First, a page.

6 months ago

Blue Cross and Blue Shield adds Ted Hosp to its governmental affairs team

Blue Cross and Blue Shield (BCBS) of Alabama is adding one of the state’s top legal minds to its already first-class governmental affairs team.

On Monday, BCBS announced that Ted Hosp has been officially named as the company’s executive director of governmental affairs.

Hosp joins Blue Cross from Alabama-based Maynard, Cooper and Gale, where he most recently chaired the prominent law firm’s governmental and regulatory affairs practice group. Hosp is widely recognized as a leader in the areas of government ethics laws and the legislative process. He is a graduate of Brown University and received his law degree from Fordham University.

In a press release, Robin Stone, BCBS vice president of governmental affairs, lauded the impact that Hosp is expected to have.

“Ted’s experience at Maynard working with our company on legislative and regulatory issues will enable him to bring immediate and long term value to our advocacy on behalf of our customers at the local, state and federal level,” Stone said.

Hosp currently chairs the Alabama Access to Justice Commission, established by the state Supreme Court in 2007. Additionally, he serves on the Alabama State Bar Committee on Volunteer Lawyers Programs and on the board of the Middle District of Alabama Federal Defender’s Program. Hosp has previously served on the boards of the Birmingham Volunteer Lawyers Program and the Montgomery Bar Volunteer Lawyers Program.

He is married to Alison Wingate Hosp, who handles governmental affairs for the Alabama Retail Association as its vice president.

Sean Ross is a staff writer for Yellowhammer News. You can follow him on Twitter @sean_yhn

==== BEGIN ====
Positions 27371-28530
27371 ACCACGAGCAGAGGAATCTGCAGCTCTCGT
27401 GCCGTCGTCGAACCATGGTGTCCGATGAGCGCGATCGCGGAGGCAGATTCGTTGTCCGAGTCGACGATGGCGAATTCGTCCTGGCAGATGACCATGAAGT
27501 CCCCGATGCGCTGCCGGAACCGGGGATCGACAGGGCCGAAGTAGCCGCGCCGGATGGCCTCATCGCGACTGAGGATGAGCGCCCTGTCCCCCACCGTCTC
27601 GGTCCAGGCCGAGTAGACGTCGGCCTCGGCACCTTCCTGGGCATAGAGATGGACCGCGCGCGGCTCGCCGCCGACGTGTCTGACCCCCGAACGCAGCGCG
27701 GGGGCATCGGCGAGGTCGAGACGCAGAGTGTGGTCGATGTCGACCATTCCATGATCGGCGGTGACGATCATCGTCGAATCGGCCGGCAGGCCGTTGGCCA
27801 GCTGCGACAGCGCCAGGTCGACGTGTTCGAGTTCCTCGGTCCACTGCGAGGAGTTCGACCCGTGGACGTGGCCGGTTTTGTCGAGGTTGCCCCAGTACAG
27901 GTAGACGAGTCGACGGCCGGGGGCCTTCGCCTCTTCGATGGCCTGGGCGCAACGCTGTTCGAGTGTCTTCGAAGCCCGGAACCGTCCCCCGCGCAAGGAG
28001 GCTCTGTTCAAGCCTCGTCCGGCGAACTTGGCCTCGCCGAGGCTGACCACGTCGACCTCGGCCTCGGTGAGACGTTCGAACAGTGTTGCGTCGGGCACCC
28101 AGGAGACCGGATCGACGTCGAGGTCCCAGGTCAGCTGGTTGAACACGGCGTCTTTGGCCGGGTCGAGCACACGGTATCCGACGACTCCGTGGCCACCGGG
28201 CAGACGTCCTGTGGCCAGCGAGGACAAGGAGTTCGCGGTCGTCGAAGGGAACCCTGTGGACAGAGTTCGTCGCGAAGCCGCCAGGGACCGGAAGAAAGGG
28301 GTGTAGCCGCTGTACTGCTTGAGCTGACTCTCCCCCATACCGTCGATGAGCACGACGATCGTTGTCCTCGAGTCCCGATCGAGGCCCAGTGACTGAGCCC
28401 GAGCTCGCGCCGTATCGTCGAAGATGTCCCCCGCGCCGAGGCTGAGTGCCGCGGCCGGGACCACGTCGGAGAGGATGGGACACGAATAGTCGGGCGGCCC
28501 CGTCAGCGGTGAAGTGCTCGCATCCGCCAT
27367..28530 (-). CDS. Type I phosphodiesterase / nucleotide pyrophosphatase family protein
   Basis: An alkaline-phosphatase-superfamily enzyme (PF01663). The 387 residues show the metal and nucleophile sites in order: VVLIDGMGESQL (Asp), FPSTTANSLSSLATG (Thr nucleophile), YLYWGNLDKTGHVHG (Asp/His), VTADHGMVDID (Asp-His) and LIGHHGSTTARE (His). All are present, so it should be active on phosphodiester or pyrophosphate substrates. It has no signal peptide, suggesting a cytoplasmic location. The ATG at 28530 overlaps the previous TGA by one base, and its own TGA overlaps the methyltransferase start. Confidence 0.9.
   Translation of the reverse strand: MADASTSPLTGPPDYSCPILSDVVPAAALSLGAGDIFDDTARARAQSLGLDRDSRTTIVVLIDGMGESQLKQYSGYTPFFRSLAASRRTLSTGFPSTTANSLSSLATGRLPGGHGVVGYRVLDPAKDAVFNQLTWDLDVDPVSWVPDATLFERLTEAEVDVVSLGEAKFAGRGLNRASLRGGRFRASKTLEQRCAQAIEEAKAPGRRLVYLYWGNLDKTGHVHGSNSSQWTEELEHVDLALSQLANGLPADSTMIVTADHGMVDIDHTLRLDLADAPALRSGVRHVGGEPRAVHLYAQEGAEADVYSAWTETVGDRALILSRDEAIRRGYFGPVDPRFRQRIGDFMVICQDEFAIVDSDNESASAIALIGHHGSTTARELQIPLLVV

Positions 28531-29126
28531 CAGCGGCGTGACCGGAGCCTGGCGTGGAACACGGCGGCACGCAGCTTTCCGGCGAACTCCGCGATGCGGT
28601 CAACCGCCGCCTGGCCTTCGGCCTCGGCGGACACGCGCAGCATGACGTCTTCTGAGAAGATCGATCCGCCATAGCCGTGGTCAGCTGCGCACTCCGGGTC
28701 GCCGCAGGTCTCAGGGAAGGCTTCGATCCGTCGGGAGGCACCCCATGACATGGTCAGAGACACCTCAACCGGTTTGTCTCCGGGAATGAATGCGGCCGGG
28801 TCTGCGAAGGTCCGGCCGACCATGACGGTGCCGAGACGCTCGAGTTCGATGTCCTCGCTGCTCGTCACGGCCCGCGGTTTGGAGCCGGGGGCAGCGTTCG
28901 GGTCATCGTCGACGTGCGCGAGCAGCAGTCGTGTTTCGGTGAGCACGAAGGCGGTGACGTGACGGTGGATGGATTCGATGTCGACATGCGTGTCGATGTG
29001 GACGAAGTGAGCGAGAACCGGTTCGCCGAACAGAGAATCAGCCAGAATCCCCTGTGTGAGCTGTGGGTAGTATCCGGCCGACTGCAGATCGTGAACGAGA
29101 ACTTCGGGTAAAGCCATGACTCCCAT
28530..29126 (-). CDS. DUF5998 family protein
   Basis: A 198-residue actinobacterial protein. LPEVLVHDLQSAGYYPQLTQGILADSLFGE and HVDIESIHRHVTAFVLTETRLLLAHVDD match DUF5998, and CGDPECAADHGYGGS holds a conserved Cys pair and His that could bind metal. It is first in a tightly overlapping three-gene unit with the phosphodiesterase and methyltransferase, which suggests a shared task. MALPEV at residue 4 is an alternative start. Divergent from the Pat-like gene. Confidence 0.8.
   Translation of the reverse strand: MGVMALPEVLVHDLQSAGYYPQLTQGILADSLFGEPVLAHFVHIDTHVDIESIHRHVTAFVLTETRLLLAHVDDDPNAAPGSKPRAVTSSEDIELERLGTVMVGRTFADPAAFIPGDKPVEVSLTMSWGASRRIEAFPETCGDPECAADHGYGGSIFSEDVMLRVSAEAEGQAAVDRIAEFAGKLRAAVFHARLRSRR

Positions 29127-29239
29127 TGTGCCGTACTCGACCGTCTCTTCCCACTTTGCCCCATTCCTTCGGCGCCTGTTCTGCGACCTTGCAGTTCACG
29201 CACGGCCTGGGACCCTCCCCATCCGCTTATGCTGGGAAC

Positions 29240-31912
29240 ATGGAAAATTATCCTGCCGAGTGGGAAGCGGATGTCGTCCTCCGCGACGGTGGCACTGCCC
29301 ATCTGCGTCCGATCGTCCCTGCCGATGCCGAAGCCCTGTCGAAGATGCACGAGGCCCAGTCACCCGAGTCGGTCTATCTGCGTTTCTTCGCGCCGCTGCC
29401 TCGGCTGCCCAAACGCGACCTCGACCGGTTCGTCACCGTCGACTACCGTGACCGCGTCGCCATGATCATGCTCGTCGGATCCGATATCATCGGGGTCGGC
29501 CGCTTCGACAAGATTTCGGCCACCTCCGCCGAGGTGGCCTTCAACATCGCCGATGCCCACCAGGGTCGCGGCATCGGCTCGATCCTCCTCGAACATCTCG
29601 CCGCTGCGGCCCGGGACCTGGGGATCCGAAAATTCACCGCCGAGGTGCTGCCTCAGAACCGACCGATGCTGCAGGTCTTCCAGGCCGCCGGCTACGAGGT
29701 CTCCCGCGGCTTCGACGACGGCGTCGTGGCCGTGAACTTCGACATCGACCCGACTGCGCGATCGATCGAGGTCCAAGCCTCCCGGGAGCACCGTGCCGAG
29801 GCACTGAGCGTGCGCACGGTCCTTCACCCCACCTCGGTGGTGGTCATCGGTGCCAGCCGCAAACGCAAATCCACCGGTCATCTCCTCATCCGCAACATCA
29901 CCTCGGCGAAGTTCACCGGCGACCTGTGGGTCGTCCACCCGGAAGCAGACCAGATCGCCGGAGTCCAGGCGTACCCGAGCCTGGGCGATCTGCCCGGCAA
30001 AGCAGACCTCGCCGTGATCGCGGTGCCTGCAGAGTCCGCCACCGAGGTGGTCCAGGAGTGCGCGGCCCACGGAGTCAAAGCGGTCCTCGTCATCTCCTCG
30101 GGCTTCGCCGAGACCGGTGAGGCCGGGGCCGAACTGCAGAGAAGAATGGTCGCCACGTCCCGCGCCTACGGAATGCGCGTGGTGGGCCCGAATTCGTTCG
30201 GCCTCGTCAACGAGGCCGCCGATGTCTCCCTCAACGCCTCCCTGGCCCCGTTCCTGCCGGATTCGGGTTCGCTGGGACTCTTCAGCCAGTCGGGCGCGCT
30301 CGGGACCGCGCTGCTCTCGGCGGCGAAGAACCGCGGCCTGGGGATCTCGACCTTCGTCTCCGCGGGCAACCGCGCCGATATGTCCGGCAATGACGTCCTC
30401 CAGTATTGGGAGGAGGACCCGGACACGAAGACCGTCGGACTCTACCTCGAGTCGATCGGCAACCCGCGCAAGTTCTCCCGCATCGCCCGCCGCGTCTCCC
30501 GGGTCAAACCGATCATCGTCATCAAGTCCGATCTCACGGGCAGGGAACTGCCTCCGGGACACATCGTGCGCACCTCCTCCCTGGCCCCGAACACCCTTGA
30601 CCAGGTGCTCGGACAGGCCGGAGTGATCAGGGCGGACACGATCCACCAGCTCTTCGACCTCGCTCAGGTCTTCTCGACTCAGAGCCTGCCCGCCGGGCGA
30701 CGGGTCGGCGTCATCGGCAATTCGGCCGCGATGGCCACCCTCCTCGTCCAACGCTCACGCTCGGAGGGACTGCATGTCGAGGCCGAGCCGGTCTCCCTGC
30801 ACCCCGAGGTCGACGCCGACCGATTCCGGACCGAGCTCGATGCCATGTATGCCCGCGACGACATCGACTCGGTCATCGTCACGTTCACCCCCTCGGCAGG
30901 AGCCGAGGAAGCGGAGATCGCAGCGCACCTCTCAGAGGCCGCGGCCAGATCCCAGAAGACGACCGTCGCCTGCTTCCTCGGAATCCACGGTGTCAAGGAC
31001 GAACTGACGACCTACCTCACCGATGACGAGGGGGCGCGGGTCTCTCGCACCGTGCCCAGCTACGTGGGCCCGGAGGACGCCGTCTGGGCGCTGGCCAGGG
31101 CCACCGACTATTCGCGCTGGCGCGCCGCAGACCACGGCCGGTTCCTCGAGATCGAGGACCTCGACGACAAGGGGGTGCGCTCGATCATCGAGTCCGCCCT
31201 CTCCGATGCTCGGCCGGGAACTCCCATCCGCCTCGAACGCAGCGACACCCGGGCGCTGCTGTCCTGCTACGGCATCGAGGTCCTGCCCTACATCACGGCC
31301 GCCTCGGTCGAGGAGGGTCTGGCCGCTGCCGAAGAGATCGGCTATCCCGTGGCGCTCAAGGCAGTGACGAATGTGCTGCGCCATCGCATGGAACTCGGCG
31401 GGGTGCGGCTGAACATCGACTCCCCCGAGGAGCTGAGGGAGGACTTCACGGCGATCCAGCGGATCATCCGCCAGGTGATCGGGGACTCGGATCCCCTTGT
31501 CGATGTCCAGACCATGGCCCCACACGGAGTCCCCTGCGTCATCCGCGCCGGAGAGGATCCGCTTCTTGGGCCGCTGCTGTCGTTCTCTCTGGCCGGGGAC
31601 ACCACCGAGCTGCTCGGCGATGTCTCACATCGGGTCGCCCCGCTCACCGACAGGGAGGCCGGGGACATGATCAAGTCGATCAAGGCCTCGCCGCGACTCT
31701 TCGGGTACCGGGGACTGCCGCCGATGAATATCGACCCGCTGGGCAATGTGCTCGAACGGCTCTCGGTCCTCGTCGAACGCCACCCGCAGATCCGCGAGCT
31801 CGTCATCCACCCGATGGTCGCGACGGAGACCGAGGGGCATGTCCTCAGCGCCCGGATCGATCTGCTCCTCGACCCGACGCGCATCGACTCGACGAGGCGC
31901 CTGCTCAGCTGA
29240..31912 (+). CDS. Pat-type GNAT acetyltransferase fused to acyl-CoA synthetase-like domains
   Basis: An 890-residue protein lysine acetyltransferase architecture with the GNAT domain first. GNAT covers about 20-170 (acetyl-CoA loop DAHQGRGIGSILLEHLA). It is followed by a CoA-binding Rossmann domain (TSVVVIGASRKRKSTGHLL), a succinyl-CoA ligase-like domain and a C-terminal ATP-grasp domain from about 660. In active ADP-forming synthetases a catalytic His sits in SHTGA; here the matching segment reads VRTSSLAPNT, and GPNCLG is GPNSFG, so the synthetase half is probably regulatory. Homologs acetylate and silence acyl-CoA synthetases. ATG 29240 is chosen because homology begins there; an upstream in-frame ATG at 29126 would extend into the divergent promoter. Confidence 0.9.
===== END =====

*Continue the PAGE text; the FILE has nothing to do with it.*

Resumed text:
6 mins ago

Planned Parenthood, ACLU do what Alabama legislature wanted, files lawsuit against abortion ban

The American Civil Liberties Union (ACLU), ACLU of Alabama and Planned Parenthood Federation of America on Friday filed a federal lawsuit against Alabama’s newly signed into law HB 314, which is exactly what the Republicans in the state legislature wanted all along.

Alabama’s new law, which was always expected to be blocked by a federal court before it would take effect in November, would ban abortions except when the life of the mother is in danger. HB 314 would criminalize doctors, not women, by making it a Class A felony to perform an abortion and a Class C felony to attempt an abortion.

Proponents of the legislation have been clear in their intentions since the bill was still being written. This includes State Rep. Terri Collins (R-Decatur), the bill’s sponsor.

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“We not only expected a challenge to Alabama’s pro-life law from ultra-liberal groups like Planned Parenthood and the ACLU, we actually invited it,” Collins explained in a statement on Friday. “Our intent from the day this bill was drafted was to use it as a vehicle to challenge the constitutional abomination known as Roe v. Wade.”

The bill is entitled the “Human Life Protection Act,” and is now the nation’s strongest law shielding unborn babies from being aborted. Proponents of the legislation have explained it is intended to be a “vehicle” to get the U.S. Supreme Court to reconsider Roe v. Wade on the basis of personhood, actually using the exact language from that infamous court decision in the bill.

Collins and State Sen. Clyde Chambliss (R-Prattville), who carried the bill in the Senate, have outlined that the question at hand is whether the baby in the womb, or “in utero” legally speaking, is a person and should have rights as such.

Collins on Friday welcomed the legal battle, concluding, “This lawsuit is simply the first battle in what we hope will ultimately be a victorious effort to overturn Roe and protect unborn babies from harm. Alabama’s state motto is ‘We Dare Defend Our Rights,’ and I am deeply proud that this Legislature, this governor, and this state are leading the charge to defend the rights of the unborn.”

The lawsuit by Planned Parenthood and the ACLU was filed on behalf of “Alabama abortion providers,” according to the special interest groups’ joint press release.

In a statement, a senior staff attorney at the ACLU Reproductive Freedom Project said politicians across the country have been “emboldened by President Trump’s anti-abortion agenda.”

One of the plaintiff’s in the new lawsuit, Dr. Yashica Robinson (the owner of Alabama Women’s Center), claimed, “Our patients at Alabama Women’s Center already have to overcome so much just to get to our doors, and this law further shames them, punishes providers like myself, and stigmatizes essential health care.”